Horror movies fascinate audiences for many reasons, and are somewhat of a treasure trove for academics interested in cultural studies. Two of the best ways to understand our social values and anxieties is to understand what scares us and what turns us on, making horror movies and pornography more than just vapid titillation, but forms with deep cultural resonances. Oftentimes fear can turn us on, although not in an explicitly sexual way, making the horror genre an endlessly interesting subject. From my experience, there are generally two types of people who enjoy watching horror movies; critics who probe these films for what they say about our culture, and people who simply enjoy the excitement of fear and spectacle. It is a difference between watching Saw as a post-9/11 film about torture, and watching it to see how grotesque and innovative the next kill will be.
For most of my adult life I have been the socially aware and culturally conscious critic, but this hasn’t always been the case. There was a time in my early twenties when I watched for the glory of the next kill. The entire Friday the 13th franchise is like an exercise in creativity to see how you can kill a horny teenager a hundred different ways. There was a certain pleasure in watching this play out, and either applauding or denigrating the film based on its decisions. This led me to a lot of campy eighties and early-to-mid nineties movies. While all that blood and gore was fun, I think what really drew me to horror was the fantasy of reliving a childhood completely devoid of these kinds of visceral pleasures. Some kids I knew grew up with treated Jason Voorhees, Freddy, and Michael Meyers like old friends, but I couldn’t even watch the animated Ghostbusters cartoon. I can remember looking through the pages of Fangoria as a middle-schooler the same way I would look at a Sports Illustrated Swimsuit Edition; with the voyeuristic excitement of the forbidden. As a twenty-year-old kid venturing forth into adulthood, indulging in horror movies represented a kind of freedom from my constricting past.
Things have changed a lot since then. I haven’t watched a whole lot of horror movies since becoming a parent. I can’t seem to stomach it. I get scared a lot easier, and the violent images are much more disturbing. I have begun to think that perhaps my parents didn’t let me watch horror movies as a kid because they themselves were deeply affected by them. There is something to say about an increased sensitivity to the violence and cruelty of the world when you have a totally pure and innocent life with you at all times, as if you could contaminate that purity by merely associating with depravity and filth. I may have unintentionally aired my psychological dirty laundry there, but it is a sentiment that I think most parents can understand, if not share.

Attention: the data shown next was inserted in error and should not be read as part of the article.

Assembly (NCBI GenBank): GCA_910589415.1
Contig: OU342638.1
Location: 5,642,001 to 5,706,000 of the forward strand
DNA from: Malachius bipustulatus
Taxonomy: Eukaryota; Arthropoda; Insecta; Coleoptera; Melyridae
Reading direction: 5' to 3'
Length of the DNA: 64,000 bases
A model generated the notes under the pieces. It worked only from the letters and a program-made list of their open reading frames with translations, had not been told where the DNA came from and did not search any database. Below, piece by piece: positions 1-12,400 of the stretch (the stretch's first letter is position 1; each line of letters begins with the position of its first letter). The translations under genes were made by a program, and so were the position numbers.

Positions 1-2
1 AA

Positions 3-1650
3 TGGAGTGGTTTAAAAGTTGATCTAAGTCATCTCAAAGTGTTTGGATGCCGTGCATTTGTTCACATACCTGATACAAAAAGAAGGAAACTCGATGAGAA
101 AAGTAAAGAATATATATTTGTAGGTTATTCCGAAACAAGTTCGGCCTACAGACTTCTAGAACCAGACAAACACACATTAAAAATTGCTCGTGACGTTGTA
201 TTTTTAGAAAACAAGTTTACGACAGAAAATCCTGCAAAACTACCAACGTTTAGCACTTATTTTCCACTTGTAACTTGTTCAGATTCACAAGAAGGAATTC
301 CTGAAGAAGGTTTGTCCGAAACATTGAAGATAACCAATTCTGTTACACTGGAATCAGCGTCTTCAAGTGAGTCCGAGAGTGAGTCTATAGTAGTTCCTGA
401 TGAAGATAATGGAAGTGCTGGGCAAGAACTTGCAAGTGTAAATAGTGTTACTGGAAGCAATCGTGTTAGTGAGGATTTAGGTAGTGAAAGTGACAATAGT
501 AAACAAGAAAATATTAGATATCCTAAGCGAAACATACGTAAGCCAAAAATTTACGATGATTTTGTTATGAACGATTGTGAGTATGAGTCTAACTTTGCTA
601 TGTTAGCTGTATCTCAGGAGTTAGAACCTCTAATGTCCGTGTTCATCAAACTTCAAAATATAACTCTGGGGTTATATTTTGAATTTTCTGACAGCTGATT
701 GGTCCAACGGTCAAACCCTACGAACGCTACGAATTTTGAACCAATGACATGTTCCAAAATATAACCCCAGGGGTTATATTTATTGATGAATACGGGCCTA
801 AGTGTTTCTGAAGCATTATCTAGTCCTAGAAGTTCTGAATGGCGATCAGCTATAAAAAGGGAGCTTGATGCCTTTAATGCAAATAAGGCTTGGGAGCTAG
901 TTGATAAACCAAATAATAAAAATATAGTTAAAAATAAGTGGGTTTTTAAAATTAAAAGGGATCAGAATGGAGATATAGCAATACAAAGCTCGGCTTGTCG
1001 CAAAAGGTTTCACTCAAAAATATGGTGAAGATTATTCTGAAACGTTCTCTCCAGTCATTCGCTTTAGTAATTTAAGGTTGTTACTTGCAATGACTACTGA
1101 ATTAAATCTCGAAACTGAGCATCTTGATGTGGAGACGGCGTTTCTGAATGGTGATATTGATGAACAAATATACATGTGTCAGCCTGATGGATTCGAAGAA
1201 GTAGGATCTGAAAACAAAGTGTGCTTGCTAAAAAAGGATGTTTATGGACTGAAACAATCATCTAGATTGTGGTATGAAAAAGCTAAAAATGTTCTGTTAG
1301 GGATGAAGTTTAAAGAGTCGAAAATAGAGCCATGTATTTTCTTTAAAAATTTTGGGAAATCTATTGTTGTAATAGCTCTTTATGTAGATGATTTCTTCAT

In the spirit of this blog and being intentional about studying film even when it is difficult, I forced myself to watch a horror movie last night. There are so many great scary movies that I love, but I chose the somewhat obscure Re-Animator from 1985, mostly because it is a campy and ultimately harmless flick. It is apparently based on a H.P. Lovecraft short story, although I imagine the two are very different in tone and style. The movie follows a young doctor named Herbert West who has invented a re-animating agent that brings the dead back to life. He is somewhat of a mad scientist, and the movie chronicles the destruction he wreaks on the medical school where he works. This is a pretty easy thing to accomplish when the re-animated corpses are brainless, erratic, and and super-strong. There are exploding heads and rib-cages, bodies spewing puss and gore, and a healthy dose of gratuitous nudity. But there aren’t any sadistic serial killers in surgical masks, so I was able to handle all of this with good spirits and a handful of gleeful cringes. That is, until a disembodied head began tongue-raping the female protagonist. That was gross and difficult to watch, despite the obvious absurdity of the whole thing. I would have found that scene pretty amusing not too long ago, but now it just makes me a little sick.
I still love horror movies. I can’t wait to watch Texas Chainsaw Massacre and The Shining with my daughter when she gets old enough. I want Halloween (a holiday that my family didn’t celebrate when I was a kid) to be both fun and scary. I don’t want witches and demon possession to be taken too seriously. I want fear and horror to be powerful and accepted emotions in my home. I also don’t want to be glib and careless. I want to be aware of my daughter’s sensitivities and how I can best protect her. That doesn’t mean shielding her from everything frightening and scary, but it also doesn’t mean throwing all the things I couldn’t watch in her direction, forcing her to enjoy the things I couldn’t. Ultimately, I want her to feel safe in our home. Safe enough to watch a horror movie, and safe enough to tell me if that movie is too scary.
- ThrowBack Attack! Movie Review for Re-Animator! (timewantsaskeleton.wordpress.com)